Purpose: This article reviews available data on the outcome of dental implants in osteoporotic patients.
Materials and Methods: A search was performed in PubMed and completed in July 2007. The keywords “dental AND implants AND osteoporosis,”“dental AND implants AND age,”“dental AND implants AND gender,” and “dental AND implants AND bone AND quality,” with no limitations for language or year of publication, resulted in 82, 598, 94, and 541 articles, respectively. After abstract scanning (in case of doubt the article was read), 39 nonreview articles studying dental implant outcomes in osteoporotic/osteopenic subjects remained for our review. The bibliographies of the 39 articles were also inspected, but no additional studies were identified.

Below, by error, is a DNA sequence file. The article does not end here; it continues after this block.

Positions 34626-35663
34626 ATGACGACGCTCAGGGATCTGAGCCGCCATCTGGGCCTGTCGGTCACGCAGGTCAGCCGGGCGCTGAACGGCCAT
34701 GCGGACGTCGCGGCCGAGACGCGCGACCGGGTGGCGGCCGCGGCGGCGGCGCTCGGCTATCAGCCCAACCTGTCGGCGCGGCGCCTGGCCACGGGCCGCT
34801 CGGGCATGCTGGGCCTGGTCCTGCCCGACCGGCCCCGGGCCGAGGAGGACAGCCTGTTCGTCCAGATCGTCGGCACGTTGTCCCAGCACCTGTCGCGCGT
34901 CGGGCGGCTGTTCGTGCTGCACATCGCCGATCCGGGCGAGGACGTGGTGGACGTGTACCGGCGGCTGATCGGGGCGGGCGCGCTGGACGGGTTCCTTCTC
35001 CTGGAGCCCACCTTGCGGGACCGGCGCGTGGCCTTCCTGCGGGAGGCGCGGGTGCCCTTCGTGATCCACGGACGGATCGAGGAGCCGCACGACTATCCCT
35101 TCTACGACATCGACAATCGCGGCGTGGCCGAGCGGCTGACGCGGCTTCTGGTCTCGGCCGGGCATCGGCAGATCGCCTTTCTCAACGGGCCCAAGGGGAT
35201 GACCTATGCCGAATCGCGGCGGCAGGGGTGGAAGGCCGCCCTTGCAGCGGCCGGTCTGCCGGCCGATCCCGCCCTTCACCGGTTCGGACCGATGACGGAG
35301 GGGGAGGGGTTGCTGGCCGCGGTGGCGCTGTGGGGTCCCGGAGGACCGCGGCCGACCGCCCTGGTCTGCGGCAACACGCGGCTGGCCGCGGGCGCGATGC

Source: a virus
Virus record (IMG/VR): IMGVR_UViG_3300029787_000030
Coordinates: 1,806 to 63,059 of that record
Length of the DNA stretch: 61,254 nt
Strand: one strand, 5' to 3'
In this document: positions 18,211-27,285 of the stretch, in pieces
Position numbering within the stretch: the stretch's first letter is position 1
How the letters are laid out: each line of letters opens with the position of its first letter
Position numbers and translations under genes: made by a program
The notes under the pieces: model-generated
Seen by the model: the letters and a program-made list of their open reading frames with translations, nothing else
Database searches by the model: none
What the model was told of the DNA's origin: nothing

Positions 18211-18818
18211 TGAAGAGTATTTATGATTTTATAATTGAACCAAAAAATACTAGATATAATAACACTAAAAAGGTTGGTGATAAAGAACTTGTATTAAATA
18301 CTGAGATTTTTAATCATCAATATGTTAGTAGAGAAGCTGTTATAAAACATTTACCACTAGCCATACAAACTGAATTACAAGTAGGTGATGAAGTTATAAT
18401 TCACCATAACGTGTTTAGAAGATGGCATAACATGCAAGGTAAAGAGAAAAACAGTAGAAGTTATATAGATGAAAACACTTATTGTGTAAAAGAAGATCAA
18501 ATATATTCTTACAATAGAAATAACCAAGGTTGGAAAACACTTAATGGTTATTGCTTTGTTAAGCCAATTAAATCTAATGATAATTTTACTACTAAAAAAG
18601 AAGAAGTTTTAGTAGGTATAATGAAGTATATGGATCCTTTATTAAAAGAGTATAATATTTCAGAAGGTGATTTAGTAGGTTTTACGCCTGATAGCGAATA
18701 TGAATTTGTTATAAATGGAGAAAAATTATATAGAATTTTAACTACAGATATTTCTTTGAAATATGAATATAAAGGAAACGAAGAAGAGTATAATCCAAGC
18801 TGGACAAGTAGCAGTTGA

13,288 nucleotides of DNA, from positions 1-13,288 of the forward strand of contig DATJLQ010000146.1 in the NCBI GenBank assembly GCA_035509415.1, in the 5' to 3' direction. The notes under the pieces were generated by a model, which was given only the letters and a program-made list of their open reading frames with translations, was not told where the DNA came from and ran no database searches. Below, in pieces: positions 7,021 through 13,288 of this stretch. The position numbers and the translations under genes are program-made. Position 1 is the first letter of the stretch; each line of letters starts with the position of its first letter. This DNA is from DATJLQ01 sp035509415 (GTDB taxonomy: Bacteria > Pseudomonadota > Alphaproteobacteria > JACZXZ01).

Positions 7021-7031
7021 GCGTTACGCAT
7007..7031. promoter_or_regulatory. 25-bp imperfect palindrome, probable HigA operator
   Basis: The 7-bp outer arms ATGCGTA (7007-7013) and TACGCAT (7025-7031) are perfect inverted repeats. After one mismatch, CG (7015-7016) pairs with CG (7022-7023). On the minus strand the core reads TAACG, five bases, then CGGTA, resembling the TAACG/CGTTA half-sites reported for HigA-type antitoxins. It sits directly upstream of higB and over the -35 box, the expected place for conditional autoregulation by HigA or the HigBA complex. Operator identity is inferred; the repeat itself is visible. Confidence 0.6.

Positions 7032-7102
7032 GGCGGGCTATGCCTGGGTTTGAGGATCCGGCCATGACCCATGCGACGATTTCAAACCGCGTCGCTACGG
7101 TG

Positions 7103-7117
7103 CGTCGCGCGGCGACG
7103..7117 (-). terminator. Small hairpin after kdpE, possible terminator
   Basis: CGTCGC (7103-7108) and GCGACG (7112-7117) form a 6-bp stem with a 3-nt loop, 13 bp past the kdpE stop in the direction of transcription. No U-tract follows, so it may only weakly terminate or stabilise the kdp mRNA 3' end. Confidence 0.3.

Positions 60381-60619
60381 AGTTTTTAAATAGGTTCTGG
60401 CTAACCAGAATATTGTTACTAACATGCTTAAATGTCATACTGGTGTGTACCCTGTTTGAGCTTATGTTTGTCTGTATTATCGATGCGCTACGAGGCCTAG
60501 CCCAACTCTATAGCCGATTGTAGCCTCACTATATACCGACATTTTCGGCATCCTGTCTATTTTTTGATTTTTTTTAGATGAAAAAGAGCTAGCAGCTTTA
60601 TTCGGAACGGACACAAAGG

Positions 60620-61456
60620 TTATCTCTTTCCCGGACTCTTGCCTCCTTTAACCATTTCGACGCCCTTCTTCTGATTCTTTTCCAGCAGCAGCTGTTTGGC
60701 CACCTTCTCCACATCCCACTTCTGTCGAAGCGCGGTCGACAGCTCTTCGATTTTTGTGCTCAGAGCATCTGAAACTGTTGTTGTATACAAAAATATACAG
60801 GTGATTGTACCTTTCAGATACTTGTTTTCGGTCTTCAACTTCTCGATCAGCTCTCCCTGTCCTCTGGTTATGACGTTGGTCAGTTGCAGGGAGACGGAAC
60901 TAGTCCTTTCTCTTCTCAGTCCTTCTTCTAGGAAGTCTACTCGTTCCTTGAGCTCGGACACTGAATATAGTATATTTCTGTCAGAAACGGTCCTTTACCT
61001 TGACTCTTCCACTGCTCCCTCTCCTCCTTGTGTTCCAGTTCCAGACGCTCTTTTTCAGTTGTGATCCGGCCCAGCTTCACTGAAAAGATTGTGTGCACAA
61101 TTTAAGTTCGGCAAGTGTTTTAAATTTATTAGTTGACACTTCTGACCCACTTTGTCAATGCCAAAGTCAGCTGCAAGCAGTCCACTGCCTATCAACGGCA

Results: Thirteen of 16 animal studies found lower osseointegration rates in osteoporotic/osteopenic bone than in normal bone. Six in nine clinical reports mention success. Eight of 12 studies in humans support the applicability of dental implants in osteoporotic patients.
Conclusions: There are no data to contraindicate the use of dental implants in osteoporotic patients; however, a proper adjustment of the surgical technique and a longer healing period may be considered in order to achieve osseointegration. Data on the use of biphosphonates in osteoporotic patients and implant outcomes are very limited, and no conclusions can be drawn. In addition, large prospective studies investigating the long-term success of dental implants in osteoporotic individuals are required.